Four Tiers of Income

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The four tiers of income are IRS tax reporting rules that dictate the order in which a charitable remainder trust must distribute the four types of income when fulfilling payments to its income beneficiaries.

The order is as follows:

  1. Ordinary income to the extent the trust has current ordinary income and past undistributed ordinary income.

  2. Capital gain income to the extent the trust has current capital gain income and past undistributed capital gain income.

  3. Tax-free income to the extent the trust has current tax-free income and past undistributed tax-free income.

  4. Return of principal.

Note: Final regulations make clear that the IRS holds the following view: within the ordinary income and capital gain income categories, income is treated as distributed from the classes of income in that category beginning with the class subject to the highest Federal income tax rate and ending with the class subject to the lowest Federal income tax rate.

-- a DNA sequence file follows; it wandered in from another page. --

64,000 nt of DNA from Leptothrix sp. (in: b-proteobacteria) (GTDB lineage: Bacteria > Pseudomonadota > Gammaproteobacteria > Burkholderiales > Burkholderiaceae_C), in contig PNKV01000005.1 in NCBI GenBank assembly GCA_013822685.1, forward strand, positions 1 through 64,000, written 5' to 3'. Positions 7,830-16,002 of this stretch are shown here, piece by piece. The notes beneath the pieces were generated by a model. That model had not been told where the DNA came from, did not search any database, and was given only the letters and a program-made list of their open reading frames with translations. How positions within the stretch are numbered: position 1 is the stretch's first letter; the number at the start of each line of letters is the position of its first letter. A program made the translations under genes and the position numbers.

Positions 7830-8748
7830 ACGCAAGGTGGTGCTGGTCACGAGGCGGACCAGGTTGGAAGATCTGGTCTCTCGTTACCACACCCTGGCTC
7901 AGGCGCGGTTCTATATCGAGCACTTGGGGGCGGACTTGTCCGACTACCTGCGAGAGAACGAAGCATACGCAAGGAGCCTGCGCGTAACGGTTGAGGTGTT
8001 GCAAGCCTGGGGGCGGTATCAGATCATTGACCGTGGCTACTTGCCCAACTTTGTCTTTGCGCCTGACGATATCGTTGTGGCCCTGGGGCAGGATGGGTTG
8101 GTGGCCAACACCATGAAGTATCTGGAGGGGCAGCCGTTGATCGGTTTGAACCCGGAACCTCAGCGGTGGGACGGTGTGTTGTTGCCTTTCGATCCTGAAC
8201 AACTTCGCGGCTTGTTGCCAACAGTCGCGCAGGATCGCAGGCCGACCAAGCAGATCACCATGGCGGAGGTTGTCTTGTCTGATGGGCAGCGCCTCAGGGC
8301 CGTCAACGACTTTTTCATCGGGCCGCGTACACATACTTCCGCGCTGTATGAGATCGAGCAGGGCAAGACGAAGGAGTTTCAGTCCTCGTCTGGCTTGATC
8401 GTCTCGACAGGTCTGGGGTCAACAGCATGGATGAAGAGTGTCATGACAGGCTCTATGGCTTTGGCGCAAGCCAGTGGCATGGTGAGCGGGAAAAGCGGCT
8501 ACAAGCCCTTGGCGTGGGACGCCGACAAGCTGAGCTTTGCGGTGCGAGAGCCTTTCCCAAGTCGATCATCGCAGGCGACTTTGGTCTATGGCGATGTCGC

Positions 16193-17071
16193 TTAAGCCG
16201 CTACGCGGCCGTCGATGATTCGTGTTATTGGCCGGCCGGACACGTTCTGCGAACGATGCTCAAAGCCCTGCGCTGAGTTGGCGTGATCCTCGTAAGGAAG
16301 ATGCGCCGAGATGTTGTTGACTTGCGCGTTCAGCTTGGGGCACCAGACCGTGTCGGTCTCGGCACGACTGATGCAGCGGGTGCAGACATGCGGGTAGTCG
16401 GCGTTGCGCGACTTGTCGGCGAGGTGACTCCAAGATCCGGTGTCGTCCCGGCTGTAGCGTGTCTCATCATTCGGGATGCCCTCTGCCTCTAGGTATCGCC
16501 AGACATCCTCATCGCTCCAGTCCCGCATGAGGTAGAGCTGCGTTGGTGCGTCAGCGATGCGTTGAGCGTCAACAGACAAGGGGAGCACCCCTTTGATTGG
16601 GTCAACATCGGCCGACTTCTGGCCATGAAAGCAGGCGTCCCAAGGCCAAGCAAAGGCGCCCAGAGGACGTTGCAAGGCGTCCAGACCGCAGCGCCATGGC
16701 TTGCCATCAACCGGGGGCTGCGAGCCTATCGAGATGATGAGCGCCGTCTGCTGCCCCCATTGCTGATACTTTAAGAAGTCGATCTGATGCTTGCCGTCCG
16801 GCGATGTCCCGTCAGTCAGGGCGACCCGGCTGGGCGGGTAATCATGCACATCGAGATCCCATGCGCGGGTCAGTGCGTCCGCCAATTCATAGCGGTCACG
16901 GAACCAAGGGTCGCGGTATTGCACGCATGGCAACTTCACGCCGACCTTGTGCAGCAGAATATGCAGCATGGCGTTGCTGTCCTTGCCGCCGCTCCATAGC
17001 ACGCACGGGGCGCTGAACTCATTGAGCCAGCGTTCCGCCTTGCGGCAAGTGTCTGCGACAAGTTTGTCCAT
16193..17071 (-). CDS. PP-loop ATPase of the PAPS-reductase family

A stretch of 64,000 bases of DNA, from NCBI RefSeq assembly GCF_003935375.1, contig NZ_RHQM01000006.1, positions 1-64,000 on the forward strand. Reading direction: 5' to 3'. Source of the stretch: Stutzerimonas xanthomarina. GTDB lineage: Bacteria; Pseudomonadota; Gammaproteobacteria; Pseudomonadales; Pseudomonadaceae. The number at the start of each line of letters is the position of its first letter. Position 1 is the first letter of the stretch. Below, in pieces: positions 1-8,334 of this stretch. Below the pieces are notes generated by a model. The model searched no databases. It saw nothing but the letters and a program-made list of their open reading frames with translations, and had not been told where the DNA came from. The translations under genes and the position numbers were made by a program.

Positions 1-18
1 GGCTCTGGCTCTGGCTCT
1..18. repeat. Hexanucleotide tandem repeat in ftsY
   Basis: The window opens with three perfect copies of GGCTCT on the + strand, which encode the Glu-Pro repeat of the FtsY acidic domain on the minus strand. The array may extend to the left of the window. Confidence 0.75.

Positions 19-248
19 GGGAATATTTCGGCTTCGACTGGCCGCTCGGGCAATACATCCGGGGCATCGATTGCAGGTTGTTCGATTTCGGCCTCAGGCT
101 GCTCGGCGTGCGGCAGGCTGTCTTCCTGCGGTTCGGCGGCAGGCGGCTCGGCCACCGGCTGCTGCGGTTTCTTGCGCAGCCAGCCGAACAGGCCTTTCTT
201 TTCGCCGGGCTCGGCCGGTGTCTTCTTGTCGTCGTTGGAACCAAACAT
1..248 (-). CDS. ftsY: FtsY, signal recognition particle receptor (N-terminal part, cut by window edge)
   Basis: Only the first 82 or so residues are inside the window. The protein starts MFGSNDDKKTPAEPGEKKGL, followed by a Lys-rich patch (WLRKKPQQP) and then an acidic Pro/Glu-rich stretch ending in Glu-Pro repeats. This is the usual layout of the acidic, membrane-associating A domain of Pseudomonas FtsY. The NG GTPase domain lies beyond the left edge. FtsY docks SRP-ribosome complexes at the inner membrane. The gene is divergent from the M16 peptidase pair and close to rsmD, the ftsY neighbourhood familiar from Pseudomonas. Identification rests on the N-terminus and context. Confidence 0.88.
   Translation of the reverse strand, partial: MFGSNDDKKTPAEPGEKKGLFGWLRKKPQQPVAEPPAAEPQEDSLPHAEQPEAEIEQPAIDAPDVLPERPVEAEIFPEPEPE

As a result, the “four” tiers of income really look like “eight” tiers:

  1. 35% ordinary income

  2. 15% qualified dividends

  3. 35% short term capital gain income

  4. 28% capital gain income on sale of collectibles

  5. 25% capital gain income on sale of real property that is attributable to depreciation recapture

  6. 15% capital gain income on sale of securities

  7. Tax-free income

  8. Return of principal

A 5% charitable remainder unitrust is funded with stock valued at $100,000 that has a cost basis of $20,000. The trustee sells the funding asset immediately, realizing $80,000 in capital gain, then reinvests the proceeds in a diversified portfolio. At the end of the year, the trust has earned $1,000 of qualified dividends and $2,000 of interest, but must distribute $5,000 to the income beneficiaries. The income beneficiaries will have to declare their income as follows:

$2,000 ordinary income

$1,000 qualified dividends
$2,000 capital gain income

Even though the trustee had to sell $2,000 of assets at the end of the year to have enough cash to write the $5,000 check, none of the distribution is return of principal. The trust must distribute all $80,000 of the capital gain realized when it sold its funding asset before it can distribute any tax-free income or return of principal.